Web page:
On March 10, 1931, NHMTA came into being. The first minutes were recorded and the Constitution and By-Laws were drafted of what was then called the New Hampshire Truck Owners’ Association. This first meeting took place at the Rice-Varick Hotel in Manchester NH and the first president was Fred N. Putnam.
From notes that were discovered, there were meetings earlier than 1931 and perhaps even in 1930 as officers had been elected. Minutes from these meetings have not been found.
NHMTA was born in the depths of the Great Depression. The trucking industry had proven itself during World War I, and the years following. Trucks were beginning to run between cities, rather than just deliver locally for the railroads. The rails were becoming understandably upset with their new competition and began to flex their muscles, especially in the legislature, where they had plenty of friends. Competition between the young trucking companies was also fierce, with rate-cutting running rampant. There were no tariffs, as we know them and no system of classification. The carriers charged what the traffic would bear, usually patterned after – and just under- rail rates. The highway system was woefully inadequate for intercity travel, and in Northern New Hampshire was usually closed to truck traffic in the winter and spring.
In order to join together to solve some of the problems facing them, a few farsighted individuals met one day in 1931 to solve some of the problems facing them. A Constitution and By-Laws were adopted which gave the objective of the Association as:
- To promote and maintain an organization of all persons and firms who own and operate motor trucks.
- To cooperate in securing rational legislation for the advancement, promotion and protection of the interests of the motor truck industry, to protect owners and users of motor trucks again unjust or unreasonable legislation and to secure the enactment of proper ordinances and regulations governing the use of motor trucks.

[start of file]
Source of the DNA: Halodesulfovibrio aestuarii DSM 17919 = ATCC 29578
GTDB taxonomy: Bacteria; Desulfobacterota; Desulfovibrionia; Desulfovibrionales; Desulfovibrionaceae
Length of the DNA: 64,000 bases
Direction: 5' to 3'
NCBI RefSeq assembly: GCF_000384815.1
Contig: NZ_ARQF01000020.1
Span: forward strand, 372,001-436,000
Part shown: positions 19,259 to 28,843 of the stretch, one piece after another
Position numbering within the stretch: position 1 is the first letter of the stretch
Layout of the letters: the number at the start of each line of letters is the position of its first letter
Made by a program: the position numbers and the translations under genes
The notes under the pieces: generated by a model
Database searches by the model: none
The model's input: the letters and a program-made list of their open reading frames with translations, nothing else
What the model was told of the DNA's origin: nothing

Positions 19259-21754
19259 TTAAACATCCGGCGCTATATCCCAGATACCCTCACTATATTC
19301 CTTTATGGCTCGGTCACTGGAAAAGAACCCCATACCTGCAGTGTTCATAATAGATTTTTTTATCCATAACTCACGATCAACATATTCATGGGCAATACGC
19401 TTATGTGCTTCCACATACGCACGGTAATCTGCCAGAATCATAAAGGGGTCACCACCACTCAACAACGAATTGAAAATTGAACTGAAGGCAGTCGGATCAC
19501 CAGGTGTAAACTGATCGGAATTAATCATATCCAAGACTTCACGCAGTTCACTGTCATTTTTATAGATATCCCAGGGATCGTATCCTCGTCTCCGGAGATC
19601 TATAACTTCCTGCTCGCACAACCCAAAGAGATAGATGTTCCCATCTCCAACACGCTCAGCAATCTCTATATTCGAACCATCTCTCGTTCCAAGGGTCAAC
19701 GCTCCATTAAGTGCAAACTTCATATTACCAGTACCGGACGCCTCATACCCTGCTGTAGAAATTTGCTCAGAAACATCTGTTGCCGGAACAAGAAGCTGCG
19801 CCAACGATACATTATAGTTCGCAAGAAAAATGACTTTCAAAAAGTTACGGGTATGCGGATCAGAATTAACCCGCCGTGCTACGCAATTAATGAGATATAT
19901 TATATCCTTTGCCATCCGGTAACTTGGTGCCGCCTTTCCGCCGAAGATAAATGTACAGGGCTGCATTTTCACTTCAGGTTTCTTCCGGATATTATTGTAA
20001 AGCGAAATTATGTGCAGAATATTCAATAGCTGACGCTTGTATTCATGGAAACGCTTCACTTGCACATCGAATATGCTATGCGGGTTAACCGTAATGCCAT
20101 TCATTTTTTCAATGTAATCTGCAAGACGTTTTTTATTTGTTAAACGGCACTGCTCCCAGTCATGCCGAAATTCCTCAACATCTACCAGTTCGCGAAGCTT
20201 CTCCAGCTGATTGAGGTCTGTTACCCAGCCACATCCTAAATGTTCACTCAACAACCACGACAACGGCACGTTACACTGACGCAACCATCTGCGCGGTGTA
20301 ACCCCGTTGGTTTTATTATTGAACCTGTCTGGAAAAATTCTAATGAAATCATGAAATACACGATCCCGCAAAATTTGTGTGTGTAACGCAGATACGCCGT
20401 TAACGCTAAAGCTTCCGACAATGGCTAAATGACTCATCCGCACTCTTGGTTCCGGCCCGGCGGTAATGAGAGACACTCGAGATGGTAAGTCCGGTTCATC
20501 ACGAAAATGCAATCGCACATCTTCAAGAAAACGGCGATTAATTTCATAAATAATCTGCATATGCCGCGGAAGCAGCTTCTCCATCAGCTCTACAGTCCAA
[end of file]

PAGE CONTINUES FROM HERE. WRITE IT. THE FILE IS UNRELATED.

- To promote and encourage the construction of good roads and maintenance of the same and to encourage the development of a spirit of cooperation and courtesy among users of the highways.
The object of the Association has changed little of the past 70 years, attesting to the wisdom of the founding members.
Headquarters of the Association in 1931 were in the Eagle Hotel in Concord, directly across Main Street from the Capitol Building. Secretary of the Association was Robert E. Thomas, who also was Secretary-Treasurer of the Automobile Dealers Associations Association of NH.
The first President of NHMTA was Fred N. Putnam of Nashua. Concord attorney Robert W. Upton represented the new Association in the legislature in 1931 and would continue to do so for many years.
The first annual meeting of the Association was held on October 7, 1931 at the Rice-Varick Hotel in Manchester, followed by a Board Meeting where the following officers were elected for 1931 – 32; Harry E. Ingham, President; Arthur J. Boutwell, Vice President; Harold L. Barnard, Treasurer; and Robert E. Thomas, Secretary-Manager.
There were twelve Directors elected at that First Annual Meeting :
Louis Vogel- Vogel & Hadley Manchester Albert J. Precourt – Manchester Coal and Oil Co Manchester Fred N. Putnam – Nashua Gummed & Coated Paper Nashua Harry Ingham – Law & Ingham Transp Co Nashua Arthur J. Boutwel -l Boutwell Lumber Co Concord Harold L. Barnard – Barnard’s Express Concord Seth E. Rand – S E Rand Transp Co Portsmouth George E. Dearborn – Dearborn’s Motor Express Exeter Herbert L. Capron – Holbrook Grocery Co Keene Arthur H. Todd – Todd’s Express Wilton Ed Robie – Logger Ashland Richard Shelly – Palmer Simpson Co Laconia
It is interesting to note that of the twelve members elected to the Board in 1931, six of them were private carriers, which would seem to indicate that the private carriers had just as much interest as the for-hire carriers- then as now-in the legislature and in good highways.